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Former NFL QB Johnny Manziel reveals bipolar disorder diagnosis, vows comeback

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Former Texas A&M quarterback and 2012 Heisman Trophy winner Johnny Manziel walks out for a portrait session inside Stadium Signatures in Katy, Texas. Eric Seals / USA TODAY Sports2 / 2

Johnny Manziel was selfish, entitled and dealing with bipolar disorder.

Manziel, the first freshman to win the Heisman Trophy in 2012 and a rapid flameout in the NFL, said Monday in an exclusive interview with ABC that he was diagnosed with bipolar disorder a year ago and since quit drinking.

"I'm working to try and make sure that I don't fall back into any type of depression, because I know where that leads me and I know how slippery a slope that is for me," Manziel told ABC News' Good Morning America.

"At the end of the day, I can't help that my wires are a little bit differently crossed than yours. I can't help my mental makeup of the way that I was created."

Manziel, 25, said he takes medication to treat his bipolar disorder.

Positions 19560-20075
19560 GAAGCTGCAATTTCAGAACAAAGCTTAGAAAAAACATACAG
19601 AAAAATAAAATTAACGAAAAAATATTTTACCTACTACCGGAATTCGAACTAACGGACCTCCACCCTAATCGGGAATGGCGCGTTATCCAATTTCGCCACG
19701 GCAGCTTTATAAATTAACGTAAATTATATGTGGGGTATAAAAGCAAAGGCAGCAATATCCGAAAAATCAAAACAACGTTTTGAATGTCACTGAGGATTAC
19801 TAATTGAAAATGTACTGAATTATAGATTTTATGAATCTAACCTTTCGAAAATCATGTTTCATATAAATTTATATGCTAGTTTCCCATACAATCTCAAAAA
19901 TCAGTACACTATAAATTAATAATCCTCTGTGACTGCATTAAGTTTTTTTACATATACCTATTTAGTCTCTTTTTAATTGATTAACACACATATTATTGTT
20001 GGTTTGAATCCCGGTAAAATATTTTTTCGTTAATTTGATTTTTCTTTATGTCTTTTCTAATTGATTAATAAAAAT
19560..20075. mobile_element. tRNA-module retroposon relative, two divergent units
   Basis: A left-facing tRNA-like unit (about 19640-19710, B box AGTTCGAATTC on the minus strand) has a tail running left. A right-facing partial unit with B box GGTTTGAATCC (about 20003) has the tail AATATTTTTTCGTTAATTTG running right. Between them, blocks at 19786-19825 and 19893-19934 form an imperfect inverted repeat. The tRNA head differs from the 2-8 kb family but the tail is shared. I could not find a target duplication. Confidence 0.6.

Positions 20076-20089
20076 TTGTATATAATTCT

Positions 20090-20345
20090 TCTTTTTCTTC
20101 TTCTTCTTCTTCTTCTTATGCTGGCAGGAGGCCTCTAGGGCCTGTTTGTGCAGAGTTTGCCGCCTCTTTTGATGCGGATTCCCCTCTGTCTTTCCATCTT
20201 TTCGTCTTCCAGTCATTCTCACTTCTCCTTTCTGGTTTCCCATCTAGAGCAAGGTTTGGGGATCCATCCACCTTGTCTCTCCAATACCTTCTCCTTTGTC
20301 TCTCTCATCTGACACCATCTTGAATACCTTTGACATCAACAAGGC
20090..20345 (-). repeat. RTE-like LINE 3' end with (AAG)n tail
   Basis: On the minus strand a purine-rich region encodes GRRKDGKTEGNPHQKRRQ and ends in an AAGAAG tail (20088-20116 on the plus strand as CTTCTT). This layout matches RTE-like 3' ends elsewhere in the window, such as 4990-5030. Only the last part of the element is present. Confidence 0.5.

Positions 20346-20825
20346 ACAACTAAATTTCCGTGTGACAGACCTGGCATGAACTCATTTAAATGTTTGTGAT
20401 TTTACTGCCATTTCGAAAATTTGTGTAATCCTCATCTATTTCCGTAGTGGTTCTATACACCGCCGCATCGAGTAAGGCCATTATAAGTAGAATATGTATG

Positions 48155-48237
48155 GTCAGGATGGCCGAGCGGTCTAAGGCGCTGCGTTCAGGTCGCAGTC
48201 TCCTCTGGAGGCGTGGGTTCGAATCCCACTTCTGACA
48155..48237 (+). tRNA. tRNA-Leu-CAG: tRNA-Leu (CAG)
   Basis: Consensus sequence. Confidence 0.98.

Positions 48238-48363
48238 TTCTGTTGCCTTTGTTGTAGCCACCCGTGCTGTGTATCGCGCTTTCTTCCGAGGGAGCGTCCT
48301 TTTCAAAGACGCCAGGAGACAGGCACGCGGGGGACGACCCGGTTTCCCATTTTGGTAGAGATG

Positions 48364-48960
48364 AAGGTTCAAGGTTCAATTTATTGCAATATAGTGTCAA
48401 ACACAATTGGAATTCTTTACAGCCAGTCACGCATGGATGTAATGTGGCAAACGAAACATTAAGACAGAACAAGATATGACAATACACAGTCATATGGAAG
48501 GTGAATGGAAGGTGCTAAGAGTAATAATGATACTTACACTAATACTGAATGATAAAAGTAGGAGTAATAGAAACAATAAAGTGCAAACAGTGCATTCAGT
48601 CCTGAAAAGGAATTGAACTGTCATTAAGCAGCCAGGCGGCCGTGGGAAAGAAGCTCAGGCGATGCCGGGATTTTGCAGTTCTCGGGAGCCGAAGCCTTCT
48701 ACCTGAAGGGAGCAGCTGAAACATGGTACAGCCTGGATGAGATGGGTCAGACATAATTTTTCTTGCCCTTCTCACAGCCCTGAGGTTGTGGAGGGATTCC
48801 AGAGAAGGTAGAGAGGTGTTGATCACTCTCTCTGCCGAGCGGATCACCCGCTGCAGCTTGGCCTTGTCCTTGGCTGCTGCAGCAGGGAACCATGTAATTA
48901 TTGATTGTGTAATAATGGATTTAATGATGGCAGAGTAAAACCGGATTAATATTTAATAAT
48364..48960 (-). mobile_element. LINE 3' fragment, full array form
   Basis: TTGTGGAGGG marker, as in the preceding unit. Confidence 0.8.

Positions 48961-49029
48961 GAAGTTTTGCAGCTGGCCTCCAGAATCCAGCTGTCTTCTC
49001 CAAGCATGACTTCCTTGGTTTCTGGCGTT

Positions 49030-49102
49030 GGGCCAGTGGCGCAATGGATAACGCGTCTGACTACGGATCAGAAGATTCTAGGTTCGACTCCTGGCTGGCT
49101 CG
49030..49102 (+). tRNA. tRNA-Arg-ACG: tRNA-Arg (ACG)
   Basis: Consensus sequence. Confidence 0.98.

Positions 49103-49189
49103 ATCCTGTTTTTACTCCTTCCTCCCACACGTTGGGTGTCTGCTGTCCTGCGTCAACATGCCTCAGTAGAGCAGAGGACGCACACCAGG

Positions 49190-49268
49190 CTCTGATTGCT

Manziel has not played football since 2015 and was released in 2016 by the Browns, who drafted Manziel in the first round. Due to what former coach Mike Pettine described as a lack of discipline, including drinking and partying during the practice week and missing offseason workouts and meetings without explanation, Manziel was released. One such transgression included a raucous night out soon after being announced as the team's starter ahead of a "Monday Night Football" game at Baltimore.

"That's what I thought would make me happy and get out of that depression," he continued. "When I would wake up the next day after a night like that, going on a trip like that, and you wake up the next day and that is all gone, that liquid courage, or that liquid ... sense of euphoria that is over you, is all gone."

During his NFL tenure he spent the majority of an offseason at in-patient rehab.

He said Monday his issue was "self medicating with alcohol."

Manziel said his mother approached him one day with tears rolling down her face to confront him about his behavior and let him know how it impacted those around him. Manziel recalled his mother saying people approached her to ask, "What the hell is your son doing?"

"I saw the trickle-down effects of what I was doing in my life that were meaningless and pointless and selfish," Manziel said.

Recently, Manziel and the CFL's Hamilton Tiger-Cats engaged in contract negotiations. However, Manziel imposed a deadline of Jan. 31, and a deal wasn't completed during that window.

"The goal of the comeback," said Manziel, "is to get back to the NFL, ultimately."

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